A Porirua-Proud Youth Leader

Life was a struggle for the Tauira family when they first arrived in Porirua from the Cook Islands. But their faith and some smart motherly advice turned things around.

 

 

Youth leader Brienela Tauira finds it a hard to comprehend the challenges her father Terence faced arriving in Porirua from the Cook Islands almost a quarter of a century ago.

 

“He came here with a young family and the responsibility of setting up a church in Porirua,” says the Pacific youth leader, who traces her links to the islands of Pukapuka, Atiu and Mauke.

 

“Dad arrived when he was 21. Besides his family, he had so many people depending on him. I just can’t comprehend how he managed to cope.”

 

The family struggled to survive with the few resources they had, and Brienela admits that at times they were desperate. But cope he did, thanks to his faith and sheer determination to fulfil the duties bestowed upon him. Recalling a story of her father having to beg and borrow raises a tear.

 

“Dad tells the story of having to beg a local shop owner for nappies and a bottle of milk when my brother and I were little.

 

It wasn’t a stable environment in terms of income and I recall my Dad being hard and disciplined. It was only later that I came to understand the pressure he was under at the time,” Brienela recalls.

 

“He was working nightshifts to bring in money for the family while working hard with few resources to build up the church.”

 

Their plight turned for the better when Brienela’s mother Kitiona made a suggestion.

 

“Being the good wife my mother is, she noticed at church that my dad was so tired,” she recalls.

 

“Mum told him that his energy levels on the sermon didn’t match the passion he truly had for the church. So she offered to go into fulltime work and study on the side while my father could concentrate on the mission he was sent here for. That was when we, as a family, started to turn things around.”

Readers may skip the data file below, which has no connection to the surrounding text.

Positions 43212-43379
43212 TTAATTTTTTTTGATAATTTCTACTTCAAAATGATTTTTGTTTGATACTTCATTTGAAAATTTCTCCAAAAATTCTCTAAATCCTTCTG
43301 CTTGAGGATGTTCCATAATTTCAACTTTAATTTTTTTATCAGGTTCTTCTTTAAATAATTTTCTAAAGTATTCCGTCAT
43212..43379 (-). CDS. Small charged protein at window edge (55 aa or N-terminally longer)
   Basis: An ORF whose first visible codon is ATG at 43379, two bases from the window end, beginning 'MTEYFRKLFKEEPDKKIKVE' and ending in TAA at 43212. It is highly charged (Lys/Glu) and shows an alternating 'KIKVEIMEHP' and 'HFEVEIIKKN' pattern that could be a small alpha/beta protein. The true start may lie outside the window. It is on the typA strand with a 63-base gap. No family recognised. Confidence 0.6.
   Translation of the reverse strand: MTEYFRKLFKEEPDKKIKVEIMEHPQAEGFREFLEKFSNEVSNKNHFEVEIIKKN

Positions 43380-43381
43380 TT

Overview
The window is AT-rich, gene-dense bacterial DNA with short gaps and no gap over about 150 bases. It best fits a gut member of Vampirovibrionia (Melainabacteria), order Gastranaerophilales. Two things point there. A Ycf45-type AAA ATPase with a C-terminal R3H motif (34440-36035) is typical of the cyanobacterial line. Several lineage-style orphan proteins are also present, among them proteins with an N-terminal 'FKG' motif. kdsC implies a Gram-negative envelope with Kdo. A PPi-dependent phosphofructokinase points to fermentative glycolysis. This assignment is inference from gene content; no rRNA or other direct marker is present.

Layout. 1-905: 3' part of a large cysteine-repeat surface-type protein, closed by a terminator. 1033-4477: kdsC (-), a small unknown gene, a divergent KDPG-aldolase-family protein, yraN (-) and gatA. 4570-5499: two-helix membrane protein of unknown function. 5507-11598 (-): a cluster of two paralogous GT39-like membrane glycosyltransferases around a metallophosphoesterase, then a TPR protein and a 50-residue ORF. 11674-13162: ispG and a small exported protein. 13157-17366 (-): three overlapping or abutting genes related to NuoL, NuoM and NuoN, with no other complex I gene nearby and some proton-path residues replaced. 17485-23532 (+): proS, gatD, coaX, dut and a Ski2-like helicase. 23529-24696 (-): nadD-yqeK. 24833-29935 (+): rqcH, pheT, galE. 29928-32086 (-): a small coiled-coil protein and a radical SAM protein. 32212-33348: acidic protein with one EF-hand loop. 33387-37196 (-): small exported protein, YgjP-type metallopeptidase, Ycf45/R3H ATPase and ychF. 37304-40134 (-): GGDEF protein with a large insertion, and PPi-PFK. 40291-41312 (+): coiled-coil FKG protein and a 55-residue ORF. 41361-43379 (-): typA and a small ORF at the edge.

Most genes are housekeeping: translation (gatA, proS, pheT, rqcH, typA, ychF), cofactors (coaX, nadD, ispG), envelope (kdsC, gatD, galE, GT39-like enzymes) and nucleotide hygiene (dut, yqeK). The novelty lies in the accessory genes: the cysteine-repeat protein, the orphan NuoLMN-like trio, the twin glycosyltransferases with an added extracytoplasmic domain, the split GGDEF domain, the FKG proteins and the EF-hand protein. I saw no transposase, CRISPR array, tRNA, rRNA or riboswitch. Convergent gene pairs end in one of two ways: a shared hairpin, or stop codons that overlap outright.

As the Tauira family’s plight began to improve, so did Porirua’s.

 

Brienela recalls the amount of violence on the streets when she was a child.

 

“There was a local gang in Porirua. We went to the same school as a lot of the members’ kids. Although we got on ok, there were a lot of fights and plenty of trouble.”

 

Concentrated community intervention helped turn the situation around. Brienela is proud to be from Porirua and keen to contribute what she can to make her home-town violence-free.

 

Her experience doing a BA in Pacific Studies at Victoria University has also inspired her to work in the Pacific community after graduating.

 

“I’m fortunate to have had Dr Teresia Teaiwa (the late director of Pacific Studies) who opened my eyes and deepened my passion for the Pacific, especially for social work,” she says.

 

“I know how lucky I am being brought up with two loving parents. My Dad grew up fatherless, his mother could barely manage and his stepfather was incredibly abusive to my Nana, my Dad and his younger brother and sister,” she says.

 

“But when I see him now, I’m so proud. And that’s why I want to serve the community the best I can, just as he does now.”

 

 

About Pasefika Proud

 

The Pasefika Proud Campaign addresses violence in Pacific families by using clear, consistent messaging around building strong families, preventing and addressing violence designed, delivered and led by Pacific peoples. For more information go to the Pasefika Proud website.

 

 

 

 

 

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